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Among Brothers and Sisters of Different Faiths

Hujjatul Islam Dr Mohammad Ali Shomali answers a number of important questions posed by the students of the Sophia University Institute during his last visit to Italy

Hujjatul Islam Dr Mohammad Ali Shomali- the director of the Islamic Centre of England – together with some members of the Hawza Ilmiyya (Islamic Seminary) of England, visited Sophia University Institute in Loppiano, Italy, 12th to 14th January 2017.

His visit represents one of many ongoing encounters between Shi‘a Muslims and members of the Focolare Movement – a grassroots Catholic organisation based in Italy with a presence in many countries across the world. The dialogue between the two groups, which began more than 19 years ago, has recently focused on a new initiative which will involve closer cooperation and deeper and more meaningful interaction between members of the two communities. The initiative, formally named ‘Wings of Unity’, will attempt to move away from the formalism and elitism often associated with formal interfaith activities. The first round of Wings of Unity discussions took place in July 2016 and the second was planned for Jan 2017.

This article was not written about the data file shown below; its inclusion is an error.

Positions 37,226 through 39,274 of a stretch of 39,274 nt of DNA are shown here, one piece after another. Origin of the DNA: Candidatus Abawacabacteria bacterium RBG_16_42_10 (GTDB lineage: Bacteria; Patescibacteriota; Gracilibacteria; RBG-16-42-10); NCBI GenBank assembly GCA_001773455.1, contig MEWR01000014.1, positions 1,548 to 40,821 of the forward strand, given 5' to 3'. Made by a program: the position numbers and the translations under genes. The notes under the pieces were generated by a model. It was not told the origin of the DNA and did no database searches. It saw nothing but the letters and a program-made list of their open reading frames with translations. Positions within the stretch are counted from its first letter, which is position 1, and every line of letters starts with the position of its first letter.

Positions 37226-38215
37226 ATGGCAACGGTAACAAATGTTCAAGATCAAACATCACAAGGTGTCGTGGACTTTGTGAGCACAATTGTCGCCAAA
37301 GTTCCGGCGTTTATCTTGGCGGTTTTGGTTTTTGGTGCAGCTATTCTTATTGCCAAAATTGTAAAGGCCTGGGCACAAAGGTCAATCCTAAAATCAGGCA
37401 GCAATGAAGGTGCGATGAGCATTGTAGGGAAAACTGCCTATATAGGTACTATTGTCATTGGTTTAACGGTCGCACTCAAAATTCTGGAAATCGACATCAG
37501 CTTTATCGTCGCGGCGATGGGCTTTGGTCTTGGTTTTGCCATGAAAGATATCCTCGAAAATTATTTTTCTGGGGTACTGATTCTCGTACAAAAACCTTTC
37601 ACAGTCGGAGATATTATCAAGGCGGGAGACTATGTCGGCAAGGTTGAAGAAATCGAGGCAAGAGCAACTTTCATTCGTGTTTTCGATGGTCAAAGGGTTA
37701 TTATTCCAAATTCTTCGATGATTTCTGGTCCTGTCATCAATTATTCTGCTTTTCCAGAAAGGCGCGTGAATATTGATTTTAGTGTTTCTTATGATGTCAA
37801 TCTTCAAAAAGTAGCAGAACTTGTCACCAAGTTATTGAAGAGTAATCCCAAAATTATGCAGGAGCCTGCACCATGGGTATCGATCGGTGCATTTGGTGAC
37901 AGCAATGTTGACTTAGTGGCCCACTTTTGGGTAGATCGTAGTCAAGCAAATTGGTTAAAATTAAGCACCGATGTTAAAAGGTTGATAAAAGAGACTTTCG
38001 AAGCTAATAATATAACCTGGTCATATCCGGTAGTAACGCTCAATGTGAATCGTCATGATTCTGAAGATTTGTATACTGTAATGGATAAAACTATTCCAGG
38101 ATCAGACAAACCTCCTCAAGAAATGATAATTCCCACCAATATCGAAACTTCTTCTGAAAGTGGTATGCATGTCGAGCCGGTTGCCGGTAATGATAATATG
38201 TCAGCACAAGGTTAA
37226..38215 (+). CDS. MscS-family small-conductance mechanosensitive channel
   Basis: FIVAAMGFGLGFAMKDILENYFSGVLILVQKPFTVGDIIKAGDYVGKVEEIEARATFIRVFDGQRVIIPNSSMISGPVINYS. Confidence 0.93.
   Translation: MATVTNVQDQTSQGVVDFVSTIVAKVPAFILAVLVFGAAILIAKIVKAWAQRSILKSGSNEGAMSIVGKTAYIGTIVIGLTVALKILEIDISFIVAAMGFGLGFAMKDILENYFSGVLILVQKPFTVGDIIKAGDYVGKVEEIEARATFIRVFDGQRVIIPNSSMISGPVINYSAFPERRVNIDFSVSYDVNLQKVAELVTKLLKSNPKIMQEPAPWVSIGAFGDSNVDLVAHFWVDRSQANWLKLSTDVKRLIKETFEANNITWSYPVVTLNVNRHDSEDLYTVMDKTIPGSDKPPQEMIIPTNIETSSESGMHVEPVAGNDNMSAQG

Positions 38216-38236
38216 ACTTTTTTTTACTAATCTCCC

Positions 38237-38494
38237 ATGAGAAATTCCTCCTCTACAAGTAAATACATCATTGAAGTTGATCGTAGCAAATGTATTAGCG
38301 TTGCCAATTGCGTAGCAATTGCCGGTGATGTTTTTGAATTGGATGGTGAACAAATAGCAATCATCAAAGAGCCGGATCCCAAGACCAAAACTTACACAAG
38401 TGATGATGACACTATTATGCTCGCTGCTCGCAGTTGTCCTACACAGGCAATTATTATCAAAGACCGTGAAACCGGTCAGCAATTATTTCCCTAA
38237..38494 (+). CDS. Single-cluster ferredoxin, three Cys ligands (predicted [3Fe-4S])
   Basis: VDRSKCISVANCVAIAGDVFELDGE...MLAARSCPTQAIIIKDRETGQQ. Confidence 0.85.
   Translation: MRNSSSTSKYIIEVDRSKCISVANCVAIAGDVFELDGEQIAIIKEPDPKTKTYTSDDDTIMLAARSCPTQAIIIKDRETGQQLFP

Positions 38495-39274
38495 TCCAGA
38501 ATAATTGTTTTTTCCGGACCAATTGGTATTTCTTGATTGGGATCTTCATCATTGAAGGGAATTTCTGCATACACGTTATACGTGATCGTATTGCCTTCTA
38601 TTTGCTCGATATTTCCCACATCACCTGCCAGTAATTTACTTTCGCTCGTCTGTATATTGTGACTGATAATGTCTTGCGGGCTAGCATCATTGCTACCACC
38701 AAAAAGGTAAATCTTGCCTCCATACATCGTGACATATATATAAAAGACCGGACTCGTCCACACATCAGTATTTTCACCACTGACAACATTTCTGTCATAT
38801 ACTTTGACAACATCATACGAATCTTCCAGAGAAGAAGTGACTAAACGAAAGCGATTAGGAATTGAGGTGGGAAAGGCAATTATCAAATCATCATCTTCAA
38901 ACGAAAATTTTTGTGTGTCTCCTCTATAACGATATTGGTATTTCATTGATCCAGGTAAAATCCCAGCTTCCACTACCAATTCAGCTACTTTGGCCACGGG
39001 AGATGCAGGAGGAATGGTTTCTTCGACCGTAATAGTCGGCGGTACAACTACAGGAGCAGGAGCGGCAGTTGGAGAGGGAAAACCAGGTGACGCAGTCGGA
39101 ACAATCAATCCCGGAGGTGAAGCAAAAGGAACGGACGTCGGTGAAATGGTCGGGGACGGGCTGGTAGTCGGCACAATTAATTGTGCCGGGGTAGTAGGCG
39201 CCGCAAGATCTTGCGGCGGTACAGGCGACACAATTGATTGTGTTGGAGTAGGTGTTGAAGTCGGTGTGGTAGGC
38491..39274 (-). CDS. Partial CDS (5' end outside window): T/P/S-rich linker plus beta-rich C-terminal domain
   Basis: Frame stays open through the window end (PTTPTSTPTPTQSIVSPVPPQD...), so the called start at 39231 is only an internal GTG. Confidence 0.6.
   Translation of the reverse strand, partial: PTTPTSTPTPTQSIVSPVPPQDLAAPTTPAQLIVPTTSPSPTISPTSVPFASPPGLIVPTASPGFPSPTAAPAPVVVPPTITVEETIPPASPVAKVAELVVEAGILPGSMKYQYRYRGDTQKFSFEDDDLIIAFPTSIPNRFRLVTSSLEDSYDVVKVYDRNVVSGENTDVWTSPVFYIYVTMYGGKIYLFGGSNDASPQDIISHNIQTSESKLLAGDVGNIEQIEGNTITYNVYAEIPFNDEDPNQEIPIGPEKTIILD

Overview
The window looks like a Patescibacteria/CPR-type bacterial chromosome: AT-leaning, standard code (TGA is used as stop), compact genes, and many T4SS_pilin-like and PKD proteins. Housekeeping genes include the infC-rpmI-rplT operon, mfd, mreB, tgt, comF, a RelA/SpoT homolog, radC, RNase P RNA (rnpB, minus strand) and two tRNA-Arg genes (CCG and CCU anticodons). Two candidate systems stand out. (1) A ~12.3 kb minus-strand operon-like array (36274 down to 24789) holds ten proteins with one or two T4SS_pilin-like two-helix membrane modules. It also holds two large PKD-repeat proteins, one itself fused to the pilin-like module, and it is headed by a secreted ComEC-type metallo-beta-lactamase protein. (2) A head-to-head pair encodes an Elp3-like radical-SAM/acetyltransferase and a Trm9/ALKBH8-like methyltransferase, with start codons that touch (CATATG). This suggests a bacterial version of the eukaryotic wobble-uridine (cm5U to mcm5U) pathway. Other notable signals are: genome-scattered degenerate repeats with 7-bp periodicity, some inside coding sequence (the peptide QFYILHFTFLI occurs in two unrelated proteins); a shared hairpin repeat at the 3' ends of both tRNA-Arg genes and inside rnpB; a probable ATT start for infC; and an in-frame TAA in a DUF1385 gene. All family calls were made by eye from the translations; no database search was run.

During the Wings of Unity II conference, Prof. Coda delivered a talk entitled “An Epochal Change: The Culture of Unity in Chiara Lubich”.  After this talk, Dr Shomali presented on how love for God leads to love for one another.  This was followed by a fruitful exchange of comments and ideas by participants who come from a variety of backgrounds.
The message of unity was reinforced, and the programme concluded with a planning session for future collaborations, including an upcoming summer course in the city of Trent, where Catholics and Shi‘as will have the unique opportunity to experience the “dialogue of life” and build on their understanding of unity of God and unity in God.


In addition to Wings of Unity II, Dr Shomali, was invited to deliver a series of three lectures on Islam, Unity and Peace.  The first series were delivered in April 2016.  On the eve preceding his academic engagement, Dr Shomali (along with other guests who accompanied him) attended a Q&A session with members of the Focolare community, including students of the university. The theme was “Frontiers in Interreligious Dialogue.” The guests were warmly welcomed by Prof. Bennie Callebaut who briefly explained the purpose of their visit before asking Dr Piero Coda, the President of the Institute, to say a few words.
After welcoming the guests, Dr Coda explained in a very personal and heartfelt tone that Dr Shomali’s visit goes beyond the academic engagement. Below is the text of what Prof. Coda said: